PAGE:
Red Balloons

Posted in Everyday Life, Musings by ameliadean on May 5, 2010

I used to get this distinct feeling when I was a child, waking up naturally in a room full of light. It was concentrated in my gut, as if my stomach had transmogrified into some kind of warm gel. For me, this sensation is the closest I have come to pure relaxation. Unlike my experiences in meditation, unlike anything I can experience while fully awake, the feeling is unmistakably corporeal. It comes from within, from some deep, dark, fleshy place where all the color has been shut out. I cannot make it come, or keep it when it does. On those occasions when I wake to find my innards have turned all warm and soft, I remain still.

I wouldn’t say the feeling washes over me, like pain tends to do, but instead hovers, like a steady glow. I imagine a pearl of light beneath my navel, illuminating me from the inside, so that the morning light from the sun and the pure light from within meet on the surface of my skin. So that when I close my eyes, it seems possible that the blank rosy gloom of my eyelids may very well be the result of flesh lit up on both sides. Somehow. And then the feeling contracts, the light is snuffed, and my stomach is empty.

As I grew up, that weightless warm light visited less frequently. For a long time, I blamed this decline on a lack of crucial elements: Summer sunlight, nights of unperturbed sleep, mornings in which I was allowed to wake naturally. But then the feeling would come unexpectedly, on a gray day, or following a night of restless tossing. Once or twice it set in after I was prematurely roused. So I began to conjure another hypothesis. You know when you first wake, and all the feelings are there, but they merely float, temporarily detached from meaning? Like balloons they seem to bumble about, moving on their own accord, bumping into one another. And for a moment, you are transfixed; you have no words, no thoughts. You are only feeling. And then, all at once, the meaning gushes back, flooding you with the right names and events, and all their accompanying significance. Suddenly the balloons have strings, strings tied to recollections of real things, tethered to the impressions left by experience. They remind you: You feel like this because…

What I am trying to say is that I think it is only here, in this precise moment, between feeling and thinking, between non-sense and sense, that that wondrous flare of warmth, that sense of literal levity, is allowed to flicker and swell.

The length of this necessarily liminal period is subject to variation. And, as far as I can tell, this variation is distinctly patterned. It seems to me that the greater the intensity of an emotion, the greater its attachment to the explanation of its genesis, and, consequently, the more quickly its import tends to be restored upon waking. Like a red balloon, potent emotions make their presence known, demanding we acknowledge, identify, explain.  In the mornings following a breakup or a death, I awake thrashing for air, drowning in a flash of unidentified despair. For a suspended instant, my chest buckles under an unnamed anguish, my constricted lungs unable to expand, and I do not know in what direction to seek release. And then I burst through that invisible surface of meaning, into a world of words. I suck in sense, and pin my grief to something static. I feel like this because…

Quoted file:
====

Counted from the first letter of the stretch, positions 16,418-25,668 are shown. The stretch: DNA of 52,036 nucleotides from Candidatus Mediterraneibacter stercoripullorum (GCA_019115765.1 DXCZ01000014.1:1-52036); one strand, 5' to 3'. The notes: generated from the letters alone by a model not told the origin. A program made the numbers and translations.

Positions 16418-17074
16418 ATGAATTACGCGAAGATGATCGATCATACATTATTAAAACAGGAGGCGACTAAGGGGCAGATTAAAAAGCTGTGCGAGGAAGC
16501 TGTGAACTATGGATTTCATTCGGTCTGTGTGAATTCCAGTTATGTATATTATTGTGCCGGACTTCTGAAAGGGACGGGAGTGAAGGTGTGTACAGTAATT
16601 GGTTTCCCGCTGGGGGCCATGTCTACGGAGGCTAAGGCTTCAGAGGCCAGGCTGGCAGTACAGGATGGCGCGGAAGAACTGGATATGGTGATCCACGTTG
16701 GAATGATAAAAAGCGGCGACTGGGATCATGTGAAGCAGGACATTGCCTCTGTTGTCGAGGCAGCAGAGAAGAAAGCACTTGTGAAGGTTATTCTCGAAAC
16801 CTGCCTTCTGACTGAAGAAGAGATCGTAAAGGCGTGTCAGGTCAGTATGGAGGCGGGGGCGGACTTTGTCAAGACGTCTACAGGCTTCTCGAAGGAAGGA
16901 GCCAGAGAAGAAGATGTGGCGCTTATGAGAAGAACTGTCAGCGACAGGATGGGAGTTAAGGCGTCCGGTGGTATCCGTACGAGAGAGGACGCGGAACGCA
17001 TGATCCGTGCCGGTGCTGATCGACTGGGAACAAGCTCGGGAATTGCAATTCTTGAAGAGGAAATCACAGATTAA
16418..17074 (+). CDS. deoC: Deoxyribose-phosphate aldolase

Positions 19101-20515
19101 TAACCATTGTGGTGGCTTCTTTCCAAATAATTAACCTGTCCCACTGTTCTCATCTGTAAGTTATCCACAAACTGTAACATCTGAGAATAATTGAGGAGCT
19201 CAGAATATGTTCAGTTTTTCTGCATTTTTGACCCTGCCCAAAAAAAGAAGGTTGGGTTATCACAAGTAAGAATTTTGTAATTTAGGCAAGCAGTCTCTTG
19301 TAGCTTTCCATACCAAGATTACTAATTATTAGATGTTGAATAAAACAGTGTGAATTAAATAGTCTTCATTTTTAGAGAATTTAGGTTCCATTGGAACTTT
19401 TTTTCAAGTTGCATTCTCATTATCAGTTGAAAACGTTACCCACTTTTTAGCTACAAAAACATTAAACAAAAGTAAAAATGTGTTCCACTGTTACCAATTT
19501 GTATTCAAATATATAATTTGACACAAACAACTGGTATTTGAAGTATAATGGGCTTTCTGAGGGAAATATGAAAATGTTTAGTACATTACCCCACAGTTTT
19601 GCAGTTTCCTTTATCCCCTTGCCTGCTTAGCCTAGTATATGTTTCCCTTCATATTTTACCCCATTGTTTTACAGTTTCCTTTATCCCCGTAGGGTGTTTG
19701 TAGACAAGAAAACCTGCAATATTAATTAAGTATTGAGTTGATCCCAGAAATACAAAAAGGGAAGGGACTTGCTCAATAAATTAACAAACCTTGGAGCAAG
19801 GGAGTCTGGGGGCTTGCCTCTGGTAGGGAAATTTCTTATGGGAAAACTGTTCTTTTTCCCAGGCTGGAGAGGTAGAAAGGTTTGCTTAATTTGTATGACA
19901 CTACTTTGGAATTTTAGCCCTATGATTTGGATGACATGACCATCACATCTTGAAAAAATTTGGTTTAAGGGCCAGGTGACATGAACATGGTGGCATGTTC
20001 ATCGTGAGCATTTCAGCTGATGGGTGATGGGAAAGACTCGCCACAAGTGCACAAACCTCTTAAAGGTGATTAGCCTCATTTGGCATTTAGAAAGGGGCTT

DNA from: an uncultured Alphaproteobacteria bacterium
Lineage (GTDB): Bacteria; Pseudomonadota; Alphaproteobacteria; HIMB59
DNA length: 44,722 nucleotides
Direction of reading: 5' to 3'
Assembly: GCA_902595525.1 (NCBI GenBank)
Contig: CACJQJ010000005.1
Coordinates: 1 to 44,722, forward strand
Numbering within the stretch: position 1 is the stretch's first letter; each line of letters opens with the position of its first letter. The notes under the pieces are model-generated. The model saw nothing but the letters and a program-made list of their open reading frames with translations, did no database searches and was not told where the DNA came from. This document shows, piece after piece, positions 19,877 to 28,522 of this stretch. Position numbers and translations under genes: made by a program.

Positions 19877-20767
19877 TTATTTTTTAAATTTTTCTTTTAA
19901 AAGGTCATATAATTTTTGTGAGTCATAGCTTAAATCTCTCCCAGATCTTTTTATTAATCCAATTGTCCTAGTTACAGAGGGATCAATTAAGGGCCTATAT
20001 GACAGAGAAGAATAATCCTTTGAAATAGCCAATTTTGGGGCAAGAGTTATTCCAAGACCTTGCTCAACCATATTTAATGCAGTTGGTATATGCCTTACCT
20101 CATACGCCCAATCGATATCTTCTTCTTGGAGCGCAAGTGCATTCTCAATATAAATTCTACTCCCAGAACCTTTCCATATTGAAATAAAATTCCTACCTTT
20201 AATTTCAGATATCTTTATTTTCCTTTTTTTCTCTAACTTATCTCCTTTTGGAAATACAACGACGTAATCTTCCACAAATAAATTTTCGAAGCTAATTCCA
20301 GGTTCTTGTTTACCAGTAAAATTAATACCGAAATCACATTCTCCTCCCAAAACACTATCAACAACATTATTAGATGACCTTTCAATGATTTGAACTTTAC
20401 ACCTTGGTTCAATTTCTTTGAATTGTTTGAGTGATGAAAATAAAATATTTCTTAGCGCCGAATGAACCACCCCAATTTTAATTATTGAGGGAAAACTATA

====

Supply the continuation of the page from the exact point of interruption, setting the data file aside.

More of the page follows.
These days, red balloons are rare. There exists no overwhelming feeling, imploring me to return to the realm of reason. Often I do not notice as orphan emotions reattach themselves to some greater cosmology. The two fold together quietly, like shadows. It seems my emotions are so evanescent, so blurry, that they elude capture for some time. They are helium with no shell, amorphous and clear. They have no obvious strings. My thoughts lie thick like fog, immune to the organizing impulses of my vertigo-eradicating, order-obsessed interpretive machine. I am able to rest on the threshold of dreams, where topographies of feeling and knowing are as discrete as cup and saucer.

I am trying to explain why I feel so good in the morning. I am trying to understand why I experience this euphoric incandescence more often. Surely the early sunshine of a northern hemisphere spring helps. The fact that I am extremely well rested must be a contributing factor as well. But the true answer has less to do with my exterior surroundings than it does my inner being. I think it bespeaks a distinct state of mind, one which I have not felt in years. It is as if the dust is starting to settle, and I am able to see a bit more properly. I am starting to discern what matters most to me, and trying to cultivate apathy for all that isn’t worth my time. I like to think I am biding farewell to some of those tiresome red balloons, one at a time. In the morning, instead of being greeted with a tangle of worries and concerns (Am I any good at anything? Am I inherently lazy? Will I ever make money? What if I am never satisfied?  Where am I going to live next year? Where am I going to make my first home? Will I ever be willing to settle? Will I ever be able to have a family? When will I see my cat?), I am able to feel the warmth of the sun on my face.